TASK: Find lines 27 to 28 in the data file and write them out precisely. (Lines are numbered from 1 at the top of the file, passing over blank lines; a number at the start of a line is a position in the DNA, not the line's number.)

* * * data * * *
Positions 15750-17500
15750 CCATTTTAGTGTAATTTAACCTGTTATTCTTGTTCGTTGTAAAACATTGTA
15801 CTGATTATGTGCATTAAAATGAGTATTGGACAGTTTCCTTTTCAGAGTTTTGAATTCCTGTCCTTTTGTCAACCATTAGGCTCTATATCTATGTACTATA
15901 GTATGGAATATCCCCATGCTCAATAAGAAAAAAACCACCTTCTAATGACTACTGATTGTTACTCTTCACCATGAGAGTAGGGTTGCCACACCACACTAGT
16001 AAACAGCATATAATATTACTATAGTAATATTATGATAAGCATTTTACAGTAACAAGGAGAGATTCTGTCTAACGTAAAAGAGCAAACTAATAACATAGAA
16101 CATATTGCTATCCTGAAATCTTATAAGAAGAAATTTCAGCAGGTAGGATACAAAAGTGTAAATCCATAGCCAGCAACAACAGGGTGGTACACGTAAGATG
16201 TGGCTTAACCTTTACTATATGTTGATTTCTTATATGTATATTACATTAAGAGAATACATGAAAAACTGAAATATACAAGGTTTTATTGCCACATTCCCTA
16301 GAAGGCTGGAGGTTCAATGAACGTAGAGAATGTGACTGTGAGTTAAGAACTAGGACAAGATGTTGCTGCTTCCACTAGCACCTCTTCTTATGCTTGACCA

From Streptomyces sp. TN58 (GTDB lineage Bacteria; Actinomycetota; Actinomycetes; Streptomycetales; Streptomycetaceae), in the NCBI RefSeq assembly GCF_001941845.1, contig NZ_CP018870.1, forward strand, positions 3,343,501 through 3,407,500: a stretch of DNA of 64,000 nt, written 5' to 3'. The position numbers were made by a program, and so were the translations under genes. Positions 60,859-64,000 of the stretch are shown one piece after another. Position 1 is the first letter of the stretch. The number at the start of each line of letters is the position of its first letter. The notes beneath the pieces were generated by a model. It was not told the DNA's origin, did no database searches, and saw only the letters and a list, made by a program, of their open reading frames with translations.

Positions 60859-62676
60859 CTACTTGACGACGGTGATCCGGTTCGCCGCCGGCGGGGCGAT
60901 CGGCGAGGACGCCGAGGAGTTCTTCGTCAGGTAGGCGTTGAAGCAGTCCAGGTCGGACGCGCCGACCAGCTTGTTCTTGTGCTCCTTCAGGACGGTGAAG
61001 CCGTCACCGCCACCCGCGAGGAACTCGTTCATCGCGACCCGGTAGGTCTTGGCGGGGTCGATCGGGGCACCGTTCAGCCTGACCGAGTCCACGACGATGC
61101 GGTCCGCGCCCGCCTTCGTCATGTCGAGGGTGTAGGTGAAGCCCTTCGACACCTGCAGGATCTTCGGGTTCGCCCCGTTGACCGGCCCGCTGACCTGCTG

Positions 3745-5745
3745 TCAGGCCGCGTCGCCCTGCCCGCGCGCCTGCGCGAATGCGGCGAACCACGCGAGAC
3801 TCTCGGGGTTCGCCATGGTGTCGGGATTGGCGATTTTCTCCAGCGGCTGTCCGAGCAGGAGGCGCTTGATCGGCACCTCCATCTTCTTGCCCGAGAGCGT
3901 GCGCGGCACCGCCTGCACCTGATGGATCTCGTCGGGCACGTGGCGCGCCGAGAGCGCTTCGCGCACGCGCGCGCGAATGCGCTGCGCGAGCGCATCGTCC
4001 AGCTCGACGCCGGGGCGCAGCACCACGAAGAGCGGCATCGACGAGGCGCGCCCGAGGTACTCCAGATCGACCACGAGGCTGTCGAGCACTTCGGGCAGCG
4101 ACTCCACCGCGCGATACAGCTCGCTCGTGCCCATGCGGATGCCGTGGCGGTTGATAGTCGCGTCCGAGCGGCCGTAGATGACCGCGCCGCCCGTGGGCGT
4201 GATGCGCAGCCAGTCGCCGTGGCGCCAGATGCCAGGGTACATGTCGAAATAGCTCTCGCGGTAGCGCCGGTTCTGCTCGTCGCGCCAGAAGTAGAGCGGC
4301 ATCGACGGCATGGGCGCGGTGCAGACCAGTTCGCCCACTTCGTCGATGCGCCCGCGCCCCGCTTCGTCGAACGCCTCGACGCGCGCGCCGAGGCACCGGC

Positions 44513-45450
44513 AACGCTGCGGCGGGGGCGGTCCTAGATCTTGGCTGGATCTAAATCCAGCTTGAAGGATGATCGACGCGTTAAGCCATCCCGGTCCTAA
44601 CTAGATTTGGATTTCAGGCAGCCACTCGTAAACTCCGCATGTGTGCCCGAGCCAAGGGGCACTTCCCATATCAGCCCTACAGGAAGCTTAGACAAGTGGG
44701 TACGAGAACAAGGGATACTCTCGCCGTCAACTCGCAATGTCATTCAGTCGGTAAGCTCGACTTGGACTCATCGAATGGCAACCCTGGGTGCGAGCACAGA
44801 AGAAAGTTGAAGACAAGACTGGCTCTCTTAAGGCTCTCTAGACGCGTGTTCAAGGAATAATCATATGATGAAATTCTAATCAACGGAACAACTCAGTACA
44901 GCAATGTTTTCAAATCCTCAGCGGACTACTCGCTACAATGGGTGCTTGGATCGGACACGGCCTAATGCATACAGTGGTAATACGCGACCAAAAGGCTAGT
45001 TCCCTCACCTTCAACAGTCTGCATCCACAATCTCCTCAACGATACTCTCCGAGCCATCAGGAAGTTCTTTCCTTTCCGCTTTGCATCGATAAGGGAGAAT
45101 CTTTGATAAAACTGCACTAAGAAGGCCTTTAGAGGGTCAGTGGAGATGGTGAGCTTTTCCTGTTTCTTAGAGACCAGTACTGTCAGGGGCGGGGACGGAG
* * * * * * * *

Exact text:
44801 AGAAAGTTGAAGACAAGACTGGCTCTCTTAAGGCTCTCTAGACGCGTGTTCAAGGAATAATCATATGATGAAATTCTAATCAACGGAACAACTCAGTACA
44901 GCAATGTTTTCAAATCCTCAGCGGACTACTCGCTACAATGGGTGCTTGGATCGGACACGGCCTAATGCATACAGTGGTAATACGCGACCAAAAGGCTAGT